Do Depresssed Dogs Need Medication?

Like humans, dogs occasionally suffer from spells of depression and may need medication. This frequently occurs when there is more than one dog in a household and one suddenly dies. The surviving dog or dogs may become lethargic, drink only small amounts of water, stop eating and sometimes lose weight. They may no longer want to play with you and will shun your attention.

It’s not always the death of another dog that can set off a bout of depression. Even the weather can adversely affect a normally happy dog. Sometimes depression in a dog can also be caused by a chemical imbalance, requiring medication to correct the problem.

As a pet owner the first step is to recognize that there is a problem. Once you’ve ruled out all the possible physical causes for your dog’s depression, it’s time to start looking for mental sources.

Has your pet recently lost a friend? Was there another dog he played who is now gone, perhaps on vacation, or passed on to dog heaven.

Has there been a recent death in the family? The death of a household occupant, whether or not that person was close to the animal, is often a reason for canine depression.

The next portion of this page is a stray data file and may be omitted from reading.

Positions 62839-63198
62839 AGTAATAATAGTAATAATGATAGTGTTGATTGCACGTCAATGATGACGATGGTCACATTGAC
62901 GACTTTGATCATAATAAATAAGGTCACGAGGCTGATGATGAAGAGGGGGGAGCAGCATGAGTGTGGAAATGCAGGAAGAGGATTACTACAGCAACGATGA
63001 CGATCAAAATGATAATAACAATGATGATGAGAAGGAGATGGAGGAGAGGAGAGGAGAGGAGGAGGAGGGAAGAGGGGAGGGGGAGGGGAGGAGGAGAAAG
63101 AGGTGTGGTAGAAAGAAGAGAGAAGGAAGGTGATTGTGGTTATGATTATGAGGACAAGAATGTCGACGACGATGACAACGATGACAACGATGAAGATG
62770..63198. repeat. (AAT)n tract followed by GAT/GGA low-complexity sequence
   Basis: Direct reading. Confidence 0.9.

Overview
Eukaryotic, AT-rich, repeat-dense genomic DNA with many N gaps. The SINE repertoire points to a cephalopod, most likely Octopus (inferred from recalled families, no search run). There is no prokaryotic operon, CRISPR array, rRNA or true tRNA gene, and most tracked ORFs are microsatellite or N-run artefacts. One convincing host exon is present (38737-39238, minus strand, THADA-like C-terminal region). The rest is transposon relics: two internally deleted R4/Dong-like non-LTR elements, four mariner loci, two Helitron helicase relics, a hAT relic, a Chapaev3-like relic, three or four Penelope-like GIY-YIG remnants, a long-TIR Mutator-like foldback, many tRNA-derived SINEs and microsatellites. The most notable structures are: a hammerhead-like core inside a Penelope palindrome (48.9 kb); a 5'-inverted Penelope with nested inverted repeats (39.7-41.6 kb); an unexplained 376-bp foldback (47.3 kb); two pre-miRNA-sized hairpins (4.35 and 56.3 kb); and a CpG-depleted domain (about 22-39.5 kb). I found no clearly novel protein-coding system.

We may not notice it very often, but pets do grieve, and it can be difficult to snap them out of it.

If the depression seems to worsen and whatever you do does not change the mood of your dog, ask your vet about anti-depressants. Depression may not seem like a big deal for an animal, but if left untreated for a long time it could cause a life-threatening physical condition.

To help you decide if your depressed dog needs medication, have your veterinarian do a physical exam on your pet for dog pain. While prescribing Prozac or a similar anti-depressant may benefit your pet, it won’t help if your dog has contracted a disease like Canine Coronavirus or Distemper resulting in lethargy and a loss of interest in normal things.

If your vet determines that depression is the cause of your dog’s behavior, he or she may recommend medication like Prozac for dogs or another dog-safe anti-depressant. You might try increasing your own activity level and involve your dog in your exercise routine, whether it is walking or jogging.

If the grief is a result of the loss of another dog, and you’re not ready to add another canine companion to the household at this time, you might want to try a doggy day care center where your pet could spend a few hours a day playing and interacting with other dogs.

Depressed dogs are no fun to have around your house. The sooner you make an appointment with the vet to see if your dog needs medication, the sooner your dog can return to a healthy life.